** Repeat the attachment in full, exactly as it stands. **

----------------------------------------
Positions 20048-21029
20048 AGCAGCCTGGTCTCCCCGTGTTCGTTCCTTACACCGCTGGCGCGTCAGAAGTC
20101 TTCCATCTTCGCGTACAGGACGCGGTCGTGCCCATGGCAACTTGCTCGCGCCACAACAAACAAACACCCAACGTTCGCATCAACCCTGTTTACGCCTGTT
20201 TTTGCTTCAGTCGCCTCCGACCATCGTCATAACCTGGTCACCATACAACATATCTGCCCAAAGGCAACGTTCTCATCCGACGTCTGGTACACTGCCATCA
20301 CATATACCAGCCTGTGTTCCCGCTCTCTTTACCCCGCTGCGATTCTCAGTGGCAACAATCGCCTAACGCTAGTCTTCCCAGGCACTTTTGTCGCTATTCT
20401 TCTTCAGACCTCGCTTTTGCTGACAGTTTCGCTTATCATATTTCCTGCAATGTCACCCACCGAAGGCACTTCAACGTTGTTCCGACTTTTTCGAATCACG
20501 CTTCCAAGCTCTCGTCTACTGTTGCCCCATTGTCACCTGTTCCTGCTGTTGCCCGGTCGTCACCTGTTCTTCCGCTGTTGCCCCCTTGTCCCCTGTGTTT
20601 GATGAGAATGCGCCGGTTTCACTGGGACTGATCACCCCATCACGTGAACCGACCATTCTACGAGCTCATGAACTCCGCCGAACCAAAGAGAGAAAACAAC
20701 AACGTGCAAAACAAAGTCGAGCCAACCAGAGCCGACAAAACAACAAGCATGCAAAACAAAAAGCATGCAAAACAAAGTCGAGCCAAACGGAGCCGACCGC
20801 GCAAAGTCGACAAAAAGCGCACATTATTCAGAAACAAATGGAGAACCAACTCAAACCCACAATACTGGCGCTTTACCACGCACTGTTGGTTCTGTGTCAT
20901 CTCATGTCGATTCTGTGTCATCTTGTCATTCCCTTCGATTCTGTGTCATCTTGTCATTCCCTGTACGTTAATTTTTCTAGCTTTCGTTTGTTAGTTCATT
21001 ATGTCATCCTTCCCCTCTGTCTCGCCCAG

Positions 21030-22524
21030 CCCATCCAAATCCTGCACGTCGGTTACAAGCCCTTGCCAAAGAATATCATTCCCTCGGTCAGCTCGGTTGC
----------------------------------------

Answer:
Positions 20048-21029
20048 AGCAGCCTGGTCTCCCCGTGTTCGTTCCTTACACCGCTGGCGCGTCAGAAGTC
20101 TTCCATCTTCGCGTACAGGACGCGGTCGTGCCCATGGCAACTTGCTCGCGCCACAACAAACAAACACCCAACGTTCGCATCAACCCTGTTTACGCCTGTT
20201 TTTGCTTCAGTCGCCTCCGACCATCGTCATAACCTGGTCACCATACAACATATCTGCCCAAAGGCAACGTTCTCATCCGACGTCTGGTACACTGCCATCA
20301 CATATACCAGCCTGTGTTCCCGCTCTCTTTACCCCGCTGCGATTCTCAGTGGCAACAATCGCCTAACGCTAGTCTTCCCAGGCACTTTTGTCGCTATTCT
20401 TCTTCAGACCTCGCTTTTGCTGACAGTTTCGCTTATCATATTTCCTGCAATGTCACCCACCGAAGGCACTTCAACGTTGTTCCGACTTTTTCGAATCACG
20501 CTTCCAAGCTCTCGTCTACTGTTGCCCCATTGTCACCTGTTCCTGCTGTTGCCCGGTCGTCACCTGTTCTTCCGCTGTTGCCCCCTTGTCCCCTGTGTTT
20601 GATGAGAATGCGCCGGTTTCACTGGGACTGATCACCCCATCACGTGAACCGACCATTCTACGAGCTCATGAACTCCGCCGAACCAAAGAGAGAAAACAAC
20701 AACGTGCAAAACAAAGTCGAGCCAACCAGAGCCGACAAAACAACAAGCATGCAAAACAAAAAGCATGCAAAACAAAGTCGAGCCAAACGGAGCCGACCGC
20801 GCAAAGTCGACAAAAAGCGCACATTATTCAGAAACAAATGGAGAACCAACTCAAACCCACAATACTGGCGCTTTACCACGCACTGTTGGTTCTGTGTCAT
20901 CTCATGTCGATTCTGTGTCATCTTGTCATTCCCTTCGATTCTGTGTCATCTTGTCATTCCCTGTACGTTAATTTTTCTAGCTTTCGTTTGTTAGTTCATT
21001 ATGTCATCCTTCCCCTCTGTCTCGCCCAG

Positions 21030-22524
21030 CCCATCCAAATCCTGCACGTCGGTTACAAGCCCTTGCCAAAGAATATCATTCCCTCGGTCAGCTCGGTTGC